Simple, isn’t it? Now you can understand why I don’t understand what all of the fuss and ado is about. If you’re still lost look for me.

****

David Chandi Jamwa (B. Com, CPA(K), Certified Stockbroker) runs D. Craven Consulting Limited that is a specialist Strategy, Finance and Investment advisory firm that advises Governments, businesses and high value individuals on how to create and reap real value. He can be reached on +256792 176007 and jdchandi123@gmail.com.

****

editor@independent.co.ug

4 comments

  1. David, the idea you’re presenting seems attractive but a little harder to implement here. We can stick with using taxpayers’ money – and nobody is entirely against it, most oppose the manner. Ugandans have no problem if Roofings is nationalized or if government buys a number of shares in Bitature’s company equivalent to the amount in bailout.

    We aren’t responsible for past mismanagement of these companies but if we must bail the out, management from now onward needs to follow a path that we know will work.

    The Korea and Brazil examples can mislead. Not everyone knows how IMF plays a role in the relative strengths of our currencies, configuration of our economies and how such bailout money gets scooped back and repaid to the “lender.” The same with Greece and the European powers that spent months negotiating back and forth to reach a consensus on bailout. They agreed on transnational trade deals, revising tax regimes and other ways for a win-win outcome. And don’t forget the Greek is not proud now… they’re not allowed to do whatever they like with the economy, as they’re being supervised by the rest of Europe.

    Do you want to give Bitature taxpayers’ money as bailout for his company and watch helplessly as he buys a yacht? And it’s serious because he’s more known than his company or whatever it does. You see, Ugandans are not opposing for the mere sake of opposing. Of course it’s dangerous to not just oppose and not offer a better idea.

    David you’ve audited companies and big businesses. And not just finances by systems too. What if these companies just need to be overhauled in structure… you know how managing growth can be difficult for firms that started out small and not expecting to become big. Yes, they have grown and employed Ugandans but we need to direct them better… we as a country must have an interest in them.

    I am for government taking these companies over or at least buying a significant stake so that their running from the moment of bailout is not entirely by the same people and/or methods that have run them into debt. This move wouldn’t be new; you must have noticed that in all meaningful bailouts, there’s been a shakeup too.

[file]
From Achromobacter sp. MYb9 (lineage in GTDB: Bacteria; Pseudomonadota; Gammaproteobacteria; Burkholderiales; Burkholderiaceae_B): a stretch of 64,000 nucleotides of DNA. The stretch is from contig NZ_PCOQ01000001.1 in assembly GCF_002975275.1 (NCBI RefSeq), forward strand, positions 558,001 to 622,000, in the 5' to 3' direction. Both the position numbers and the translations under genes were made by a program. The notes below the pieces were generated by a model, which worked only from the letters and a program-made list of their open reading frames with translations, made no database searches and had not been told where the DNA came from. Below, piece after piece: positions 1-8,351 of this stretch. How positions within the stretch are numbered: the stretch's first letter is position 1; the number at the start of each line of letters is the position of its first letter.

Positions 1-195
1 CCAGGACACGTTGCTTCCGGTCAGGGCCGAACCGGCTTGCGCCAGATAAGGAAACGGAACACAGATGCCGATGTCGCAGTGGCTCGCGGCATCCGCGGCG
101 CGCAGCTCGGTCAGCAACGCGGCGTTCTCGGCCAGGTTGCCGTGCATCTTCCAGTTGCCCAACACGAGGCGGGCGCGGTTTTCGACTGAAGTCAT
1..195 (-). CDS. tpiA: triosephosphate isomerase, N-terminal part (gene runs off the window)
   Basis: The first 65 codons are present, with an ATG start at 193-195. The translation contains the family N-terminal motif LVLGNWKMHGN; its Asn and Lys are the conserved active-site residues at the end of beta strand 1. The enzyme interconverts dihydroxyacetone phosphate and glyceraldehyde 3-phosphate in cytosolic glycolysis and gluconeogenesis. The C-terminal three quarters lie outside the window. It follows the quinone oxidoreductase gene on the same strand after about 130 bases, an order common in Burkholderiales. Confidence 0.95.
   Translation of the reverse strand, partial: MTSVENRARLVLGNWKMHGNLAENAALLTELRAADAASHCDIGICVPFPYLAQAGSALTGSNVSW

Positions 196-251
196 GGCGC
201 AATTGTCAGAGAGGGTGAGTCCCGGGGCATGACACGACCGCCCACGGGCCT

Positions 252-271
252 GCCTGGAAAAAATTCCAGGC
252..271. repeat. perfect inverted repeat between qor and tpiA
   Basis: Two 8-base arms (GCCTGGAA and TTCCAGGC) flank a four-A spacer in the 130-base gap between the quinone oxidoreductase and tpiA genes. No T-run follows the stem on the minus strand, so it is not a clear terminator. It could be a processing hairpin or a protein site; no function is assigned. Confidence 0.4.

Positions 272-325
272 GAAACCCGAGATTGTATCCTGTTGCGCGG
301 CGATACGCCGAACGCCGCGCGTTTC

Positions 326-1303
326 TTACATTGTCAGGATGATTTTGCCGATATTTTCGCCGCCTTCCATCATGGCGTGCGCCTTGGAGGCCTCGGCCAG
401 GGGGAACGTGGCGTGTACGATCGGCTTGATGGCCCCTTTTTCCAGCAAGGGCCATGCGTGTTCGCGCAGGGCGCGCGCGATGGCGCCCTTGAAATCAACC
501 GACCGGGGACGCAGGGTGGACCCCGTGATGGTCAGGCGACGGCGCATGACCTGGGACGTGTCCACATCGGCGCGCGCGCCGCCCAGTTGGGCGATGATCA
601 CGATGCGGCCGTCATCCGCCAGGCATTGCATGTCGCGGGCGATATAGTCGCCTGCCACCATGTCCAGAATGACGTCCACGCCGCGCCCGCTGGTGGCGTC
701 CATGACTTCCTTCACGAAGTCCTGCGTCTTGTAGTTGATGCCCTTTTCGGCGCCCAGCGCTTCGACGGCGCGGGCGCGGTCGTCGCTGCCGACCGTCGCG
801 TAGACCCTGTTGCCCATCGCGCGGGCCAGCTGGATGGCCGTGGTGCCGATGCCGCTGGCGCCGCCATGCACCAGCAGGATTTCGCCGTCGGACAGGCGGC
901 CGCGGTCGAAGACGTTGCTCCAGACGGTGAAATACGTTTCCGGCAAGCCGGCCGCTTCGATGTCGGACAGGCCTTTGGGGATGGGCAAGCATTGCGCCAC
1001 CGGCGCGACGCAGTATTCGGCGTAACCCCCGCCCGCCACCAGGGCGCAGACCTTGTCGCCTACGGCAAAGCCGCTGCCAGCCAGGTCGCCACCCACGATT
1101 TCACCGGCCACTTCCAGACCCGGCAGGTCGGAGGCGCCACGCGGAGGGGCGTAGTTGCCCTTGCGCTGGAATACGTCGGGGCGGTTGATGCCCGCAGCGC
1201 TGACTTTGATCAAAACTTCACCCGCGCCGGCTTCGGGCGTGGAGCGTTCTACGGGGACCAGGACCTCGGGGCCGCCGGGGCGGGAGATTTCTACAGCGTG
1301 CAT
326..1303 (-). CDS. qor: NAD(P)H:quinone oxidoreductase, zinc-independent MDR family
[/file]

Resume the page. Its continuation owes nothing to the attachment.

2. Jamwa, Jamwa!! The guy that successfully squandered pensioners savings, losing his job and facing jail time, is now your expert brain on turning around economically crippled entities.

    Unfortunately, the article is in itself ambiguous on how exactly tax payers money does not get touched. You correctly identified one of the root causes of the problem – government not paying suppliers who borrowed bank money to effect those supplies. How does FDI into the banks solve this??? You talked of government co-investing and debt relief. Who foots this bill???

    Jamwa, Jamwa, Jamwa!! I’m struggling hard to separate the gist of this content from the author but the name Chandi Jamwa will unfortunately forever remain a disgrace in the face of all NSSF savers, giving Jamwa absolutely no moral authority to scribble anything on good financial management practices.

    • Mwine, Mwine, Mwine,
      You could have a point there-about the man’s ignoble past and pensioners lingering wrath. Reading his piece here, I see sense-lots of it-possibly because I am no financial management guru. Jamwa Chandi of the NSSF savings saga is saying something. We need to separate content from container! and need I remind you comrade of the saying “to err is human”? Yse, the man is said to have led a lavish life, gambling, fast cars, wine and God knows what else-but give him a chance- a second chance for don’t we all deserved one? For OB Jamwa, go to Nasser road and print out this one for the likes of Mwine. DO NOT TELL ME ABOUT MY PAST, I LIVE IN THE PRESENT.

  3. @David Chandi Jamwa, you have a point and your brilliance is un questionable.
    However, am a little bit perturbed that when such brains are put in responsible position to better our mother land they end up thinking about themselves.

    In your third paragraph, calling yourself a patriot is an insult to some of us who understand the meaning of this word. Unless you convince me that you got saved while in prison for stealing social security funds of thousands of Ugandans including me, your reputation is tainted it requires a bail out than most businesses in Uganda.

Leave a Reply

Your email address will not be published. Required fields are marked *